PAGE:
Either Europe counts or it doesn’t

Last week, Republican presidential hopeful Mitt Romney seemed to be building much of his message around bashing Europe. He connected President Obama to Europe several times in his kickoff speech, and proceeded to blast the president for his “awfully European” policies.

With this in mind, Brad Johnson noted that at his first town-hall meeting of the year, Romney told a New Hampshire audience we should consider Europe when moving forward on energy policies.

“I also want to see us become more energy efficient. I’m told that we use almost twice as much energy per person as does a European, and more like three times as much as does a Japanese citizen. We could do a lot better.”

I happen to agree with the sentiment, and wonder if Romney realizes his own party is the reason we’re not doing better.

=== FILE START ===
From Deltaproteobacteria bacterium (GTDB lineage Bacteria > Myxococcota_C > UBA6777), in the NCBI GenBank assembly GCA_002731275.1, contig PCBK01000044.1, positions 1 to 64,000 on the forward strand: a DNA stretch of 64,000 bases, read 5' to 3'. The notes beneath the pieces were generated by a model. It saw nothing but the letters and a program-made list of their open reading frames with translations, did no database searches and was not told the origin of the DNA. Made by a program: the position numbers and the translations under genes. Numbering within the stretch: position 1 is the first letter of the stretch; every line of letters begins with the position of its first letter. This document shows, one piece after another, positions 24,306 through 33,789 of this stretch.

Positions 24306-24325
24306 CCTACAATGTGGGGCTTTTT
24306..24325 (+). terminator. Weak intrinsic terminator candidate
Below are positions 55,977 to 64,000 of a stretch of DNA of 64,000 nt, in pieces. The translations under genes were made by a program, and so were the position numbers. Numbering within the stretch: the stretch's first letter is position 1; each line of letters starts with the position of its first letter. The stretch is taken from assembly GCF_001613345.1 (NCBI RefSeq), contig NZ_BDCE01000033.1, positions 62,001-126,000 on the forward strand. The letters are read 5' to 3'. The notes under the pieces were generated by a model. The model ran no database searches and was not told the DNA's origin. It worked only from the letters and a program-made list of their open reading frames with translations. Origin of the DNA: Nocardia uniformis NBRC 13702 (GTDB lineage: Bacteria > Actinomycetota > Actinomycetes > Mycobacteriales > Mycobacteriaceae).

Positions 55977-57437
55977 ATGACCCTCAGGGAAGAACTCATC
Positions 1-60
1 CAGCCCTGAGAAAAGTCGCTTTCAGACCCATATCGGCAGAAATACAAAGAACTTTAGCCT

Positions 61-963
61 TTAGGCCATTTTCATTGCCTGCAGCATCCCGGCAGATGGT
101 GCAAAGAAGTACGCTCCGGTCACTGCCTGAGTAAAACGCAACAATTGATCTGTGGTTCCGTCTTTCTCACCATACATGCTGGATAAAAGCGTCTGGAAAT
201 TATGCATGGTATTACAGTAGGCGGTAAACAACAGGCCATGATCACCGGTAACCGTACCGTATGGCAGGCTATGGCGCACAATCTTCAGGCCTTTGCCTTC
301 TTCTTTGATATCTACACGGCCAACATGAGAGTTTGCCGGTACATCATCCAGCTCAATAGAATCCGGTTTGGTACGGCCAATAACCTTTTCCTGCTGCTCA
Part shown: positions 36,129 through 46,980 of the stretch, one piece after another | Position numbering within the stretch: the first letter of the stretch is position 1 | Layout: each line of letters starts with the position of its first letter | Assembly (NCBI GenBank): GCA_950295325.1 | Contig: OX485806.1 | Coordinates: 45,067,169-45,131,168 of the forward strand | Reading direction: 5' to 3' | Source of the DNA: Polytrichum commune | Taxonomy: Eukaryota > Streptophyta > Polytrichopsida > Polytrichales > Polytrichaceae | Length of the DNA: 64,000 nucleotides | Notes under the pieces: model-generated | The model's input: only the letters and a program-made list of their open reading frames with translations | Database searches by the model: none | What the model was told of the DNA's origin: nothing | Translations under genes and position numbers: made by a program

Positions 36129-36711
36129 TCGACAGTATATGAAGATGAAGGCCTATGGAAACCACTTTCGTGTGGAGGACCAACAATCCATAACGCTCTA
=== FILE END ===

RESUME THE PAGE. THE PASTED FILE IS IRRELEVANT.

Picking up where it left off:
But putting that aside, since when does Mitt Romney care about European energy efficiency?

I’m starting to think Republicans are offering a mixed message when it comes to “the Continent.” In fact, what I’d really like at this point is some sort of guidelines of when we’re allowed to care what goes on in Europe.

If I’m hearing the GOP correctly, when Europeans embrace austerity measures, the U.S. should follow their lead, but when Europeans embrace high-speed rail, we should reject this attack on American individualism.

When Europeans embrace nuclear energy, the U.S. should follow their lead, but when Europeans embrace national health care, Americans should perceive it as radical communism.

When Europeans criticize quantitative easing, the U.S. should take their concerns seriously, but when Europeans adopt a V.A.T. system, Americans should run screaming in the other direction.

Does that sound about right?